The most outrageous specimen of cheerful oddball fandom we meet in Trekkies is a short, intense woman named Barbara Adams who wears her Starfleet uniform all day long. She wears it at home, she wears it at the office, she wears it while serving as an alternate juror for the Whitewater trial in Little Rock. At work, Barbara is referred to as ”Commander,” and the extraordinary thing about her is that she truly appears to believe she IS the commander. Most of the Trekkies don’t go that far, yet a lot of them flirt with a kind of benign derangement, crossing the line from fanhood to madly literal identification.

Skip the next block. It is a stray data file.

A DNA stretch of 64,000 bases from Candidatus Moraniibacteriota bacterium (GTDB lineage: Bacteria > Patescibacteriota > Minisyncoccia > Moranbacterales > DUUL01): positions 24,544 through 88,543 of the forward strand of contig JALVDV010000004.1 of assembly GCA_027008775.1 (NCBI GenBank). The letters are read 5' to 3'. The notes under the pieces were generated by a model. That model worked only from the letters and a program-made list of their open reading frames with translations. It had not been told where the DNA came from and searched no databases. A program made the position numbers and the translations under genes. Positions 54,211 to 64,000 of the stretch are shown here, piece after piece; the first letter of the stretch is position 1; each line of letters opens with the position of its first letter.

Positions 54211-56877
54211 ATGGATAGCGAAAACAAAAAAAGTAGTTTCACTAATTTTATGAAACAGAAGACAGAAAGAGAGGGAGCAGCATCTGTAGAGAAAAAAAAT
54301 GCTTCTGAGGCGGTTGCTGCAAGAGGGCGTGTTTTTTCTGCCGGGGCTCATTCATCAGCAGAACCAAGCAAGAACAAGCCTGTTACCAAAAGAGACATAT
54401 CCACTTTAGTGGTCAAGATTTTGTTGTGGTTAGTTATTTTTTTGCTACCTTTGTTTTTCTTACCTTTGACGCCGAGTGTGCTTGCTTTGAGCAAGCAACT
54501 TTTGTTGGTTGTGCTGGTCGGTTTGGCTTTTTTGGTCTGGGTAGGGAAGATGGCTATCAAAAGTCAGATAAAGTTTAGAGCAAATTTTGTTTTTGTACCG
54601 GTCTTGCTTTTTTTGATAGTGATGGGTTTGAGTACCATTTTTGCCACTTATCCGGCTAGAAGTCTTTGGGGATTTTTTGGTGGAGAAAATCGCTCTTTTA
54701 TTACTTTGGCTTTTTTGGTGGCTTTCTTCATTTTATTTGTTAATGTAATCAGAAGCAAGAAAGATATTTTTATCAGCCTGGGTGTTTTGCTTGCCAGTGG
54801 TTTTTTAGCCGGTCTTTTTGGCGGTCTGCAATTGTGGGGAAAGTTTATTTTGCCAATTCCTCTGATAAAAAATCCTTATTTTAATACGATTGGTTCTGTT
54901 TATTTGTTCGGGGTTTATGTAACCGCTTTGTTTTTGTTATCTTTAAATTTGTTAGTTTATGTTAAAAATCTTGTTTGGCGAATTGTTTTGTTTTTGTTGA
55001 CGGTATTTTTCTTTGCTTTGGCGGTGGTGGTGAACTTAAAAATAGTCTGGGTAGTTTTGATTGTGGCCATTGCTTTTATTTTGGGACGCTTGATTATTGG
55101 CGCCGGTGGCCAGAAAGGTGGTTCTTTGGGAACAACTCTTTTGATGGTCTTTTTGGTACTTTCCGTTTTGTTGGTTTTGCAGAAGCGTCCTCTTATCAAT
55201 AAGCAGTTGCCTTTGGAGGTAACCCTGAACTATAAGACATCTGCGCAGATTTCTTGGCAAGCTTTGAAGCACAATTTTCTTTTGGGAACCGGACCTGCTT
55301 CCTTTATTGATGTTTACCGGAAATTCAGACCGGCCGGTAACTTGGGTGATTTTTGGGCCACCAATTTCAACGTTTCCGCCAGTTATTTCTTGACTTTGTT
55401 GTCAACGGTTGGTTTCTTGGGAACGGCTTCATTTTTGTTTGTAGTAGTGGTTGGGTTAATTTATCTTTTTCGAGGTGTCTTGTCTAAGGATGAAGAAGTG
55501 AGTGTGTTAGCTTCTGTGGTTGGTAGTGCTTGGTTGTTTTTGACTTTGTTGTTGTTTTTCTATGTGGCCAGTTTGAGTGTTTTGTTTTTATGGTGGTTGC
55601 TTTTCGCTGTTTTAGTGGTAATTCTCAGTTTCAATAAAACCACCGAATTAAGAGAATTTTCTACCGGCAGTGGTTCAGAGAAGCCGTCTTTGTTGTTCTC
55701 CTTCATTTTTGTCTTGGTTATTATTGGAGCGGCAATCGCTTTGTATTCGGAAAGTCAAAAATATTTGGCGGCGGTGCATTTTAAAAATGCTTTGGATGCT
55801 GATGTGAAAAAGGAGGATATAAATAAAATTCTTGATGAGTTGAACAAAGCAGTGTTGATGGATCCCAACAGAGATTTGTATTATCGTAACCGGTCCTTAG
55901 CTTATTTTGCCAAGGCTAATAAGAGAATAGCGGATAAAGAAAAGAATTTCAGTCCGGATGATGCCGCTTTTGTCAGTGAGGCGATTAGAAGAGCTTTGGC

My one reservation going into Trekkies was that I knew it was released by Paramount, home to the various Star Trek series and films, and so I thought it might soft-pedal the eccentricity of this ultimate fan club of pop dweebs. I needn’t have worried: Trekkies is hilarious, fascinating, and, at times, almost scary. A decade or two ago, these get-a-life obsessives, with their conventions and memorabilia, their houses done up as virtual Star Trek showrooms, looked as if they were on a planet of their own. Today, with the Internet threatening to turn everyone into a drooling cultist of minutiae, it often seems as if we’re living in a universe built for Trekkies. Maybe they saw the future after all. A-